It was going to slide out. But the table was locked in by old filing cabinets, and the cabinets were trapped under more old tables. It was still a two man job, and Rolston was not ready to go for help. “Let’s make it a one man job” he whispered to himself and looked out across the landscape.

First he found a fulcrum. The dented silver fire extinguisher would do. He slid the 2 x4 back under the table and this time Rolston stood on the 2 x 4, raising the table again and with his hands free, he pulled the clock from the greedy angles of garbage.

It was heavy. The back side of the clock was full of loops of paper with numbers and punch holes. “Ephemera?” he thought to himself. Losing interest in the metal, wood and glass that made up the majority of the clock, Rolston unwound the separate loops of paper from cogs and wheels with the fingers of a seamstress stitching silk.

Interesting. It appeared this was a pre-digital alarm clock. It must be the master machine for all the bells and alarms that ring in a daily fashion at a high school. A closer look at the brittle paper showed indeed small boxes numbered one through sixty repeating over and over and over. And this paper was backed with foil and set on the thinnest of plastic. By punching out the minute you needed, the bell would ring. Scotch tape, dark along the edges from age, showed where bells were turned off and taken out of the schedule. The plastic backing allowed this paper to feed endlessly through the metal cogs and not break down.

“I will save our analog history!” Rolston cried out, rising from his crouch over the fallen clock, ribbons of numbers streaming from his fingers that clutched onto this moment in time.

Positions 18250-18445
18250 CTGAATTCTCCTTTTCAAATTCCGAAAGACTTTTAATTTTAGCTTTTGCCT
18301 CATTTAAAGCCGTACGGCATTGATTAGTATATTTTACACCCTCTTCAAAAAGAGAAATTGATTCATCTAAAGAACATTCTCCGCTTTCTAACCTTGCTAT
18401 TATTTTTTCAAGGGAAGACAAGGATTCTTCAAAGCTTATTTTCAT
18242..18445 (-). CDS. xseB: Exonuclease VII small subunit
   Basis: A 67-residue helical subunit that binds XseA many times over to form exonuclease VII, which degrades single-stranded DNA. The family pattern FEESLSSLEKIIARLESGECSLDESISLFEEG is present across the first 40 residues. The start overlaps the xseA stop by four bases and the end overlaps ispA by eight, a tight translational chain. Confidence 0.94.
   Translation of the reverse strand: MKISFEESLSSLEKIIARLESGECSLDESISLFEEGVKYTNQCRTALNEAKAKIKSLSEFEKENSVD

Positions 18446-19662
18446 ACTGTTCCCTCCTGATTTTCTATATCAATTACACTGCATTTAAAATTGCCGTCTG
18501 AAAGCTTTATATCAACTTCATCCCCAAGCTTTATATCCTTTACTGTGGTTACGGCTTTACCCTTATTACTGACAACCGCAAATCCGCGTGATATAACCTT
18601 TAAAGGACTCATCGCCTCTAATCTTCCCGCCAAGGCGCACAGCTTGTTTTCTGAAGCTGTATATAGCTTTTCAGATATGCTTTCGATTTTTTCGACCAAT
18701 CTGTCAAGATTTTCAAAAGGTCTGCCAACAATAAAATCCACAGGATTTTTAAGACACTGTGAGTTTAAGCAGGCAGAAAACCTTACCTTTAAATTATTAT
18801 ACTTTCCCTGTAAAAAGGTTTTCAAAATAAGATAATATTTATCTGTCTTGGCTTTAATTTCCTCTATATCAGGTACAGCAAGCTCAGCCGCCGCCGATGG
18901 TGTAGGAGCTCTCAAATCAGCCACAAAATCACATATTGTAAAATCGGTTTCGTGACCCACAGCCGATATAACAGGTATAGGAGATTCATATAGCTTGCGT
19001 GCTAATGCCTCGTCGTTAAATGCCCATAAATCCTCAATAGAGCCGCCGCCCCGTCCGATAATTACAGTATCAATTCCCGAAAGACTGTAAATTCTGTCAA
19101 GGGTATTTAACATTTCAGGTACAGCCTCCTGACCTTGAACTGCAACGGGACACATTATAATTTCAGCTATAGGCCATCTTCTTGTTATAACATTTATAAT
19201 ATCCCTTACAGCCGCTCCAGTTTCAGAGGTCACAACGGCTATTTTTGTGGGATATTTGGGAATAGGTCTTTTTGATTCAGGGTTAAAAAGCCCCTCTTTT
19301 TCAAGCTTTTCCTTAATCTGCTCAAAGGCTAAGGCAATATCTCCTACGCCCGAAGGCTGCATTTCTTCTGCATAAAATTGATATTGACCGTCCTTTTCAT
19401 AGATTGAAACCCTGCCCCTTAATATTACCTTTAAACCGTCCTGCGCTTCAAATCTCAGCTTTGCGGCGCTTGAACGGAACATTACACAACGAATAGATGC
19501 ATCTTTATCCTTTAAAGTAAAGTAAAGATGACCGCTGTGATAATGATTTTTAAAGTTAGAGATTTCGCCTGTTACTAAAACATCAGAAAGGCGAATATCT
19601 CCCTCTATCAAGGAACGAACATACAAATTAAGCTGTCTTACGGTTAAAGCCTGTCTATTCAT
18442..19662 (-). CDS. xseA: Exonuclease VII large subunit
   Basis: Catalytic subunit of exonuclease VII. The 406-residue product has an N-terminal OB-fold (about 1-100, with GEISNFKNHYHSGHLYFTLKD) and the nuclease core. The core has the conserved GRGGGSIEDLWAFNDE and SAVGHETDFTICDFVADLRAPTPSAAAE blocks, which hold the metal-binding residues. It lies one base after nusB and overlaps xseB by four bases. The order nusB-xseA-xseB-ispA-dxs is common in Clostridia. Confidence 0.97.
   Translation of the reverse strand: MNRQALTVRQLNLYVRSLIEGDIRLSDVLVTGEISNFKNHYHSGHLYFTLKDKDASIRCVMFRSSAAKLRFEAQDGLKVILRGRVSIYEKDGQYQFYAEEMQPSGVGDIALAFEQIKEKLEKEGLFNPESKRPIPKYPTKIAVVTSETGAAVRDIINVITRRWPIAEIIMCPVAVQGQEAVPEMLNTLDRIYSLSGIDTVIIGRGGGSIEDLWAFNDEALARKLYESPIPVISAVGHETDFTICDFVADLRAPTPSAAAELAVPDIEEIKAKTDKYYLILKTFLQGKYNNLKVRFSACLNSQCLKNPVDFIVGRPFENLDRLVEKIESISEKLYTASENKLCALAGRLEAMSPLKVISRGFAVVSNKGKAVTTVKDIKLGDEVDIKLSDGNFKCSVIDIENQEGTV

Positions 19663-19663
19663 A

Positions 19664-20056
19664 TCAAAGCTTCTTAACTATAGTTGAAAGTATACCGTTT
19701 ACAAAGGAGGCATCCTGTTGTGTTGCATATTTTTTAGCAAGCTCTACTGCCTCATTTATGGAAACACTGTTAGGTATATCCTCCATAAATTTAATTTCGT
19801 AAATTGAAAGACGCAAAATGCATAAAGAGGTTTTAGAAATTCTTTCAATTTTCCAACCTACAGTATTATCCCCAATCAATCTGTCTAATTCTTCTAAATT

February 8, 2007

ephemera from Silverfish & Foxing

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Dick Carlton runs an old paper shop (ephemera) not too far from my place. Nice guy, he let’s me scan things that catch my eye if I plug his shop. Just this afternoon I leaned on the old brass door handle and pushed open the old wooden door and Dick called out to me, “Got some cowboy stuff in”. He knows I can’t get enough of it. What you see up there is a page from a social calendar of Square Dances from 1958…82 pages of dances in northern California. Western wear shops, record shops and microphones for the callers are all advertised inside.

“Ankle Knockers is another new club in East Palo Alto with Ken Oburn at the helm…” is the beginning report from the San Francisco/Peninsula news. The editor, Madeline Allen, starts off her column with this bit to ponder…

“If you ever begin to wonder whether or not the Square Dance movement is growing, just make a point to attend one of the Stampedes at the Oakland Auditorium.”

Fifty years later and I don’t think you could wrangle up two Square Dances in the whole state on a Thursday night

February 7, 2007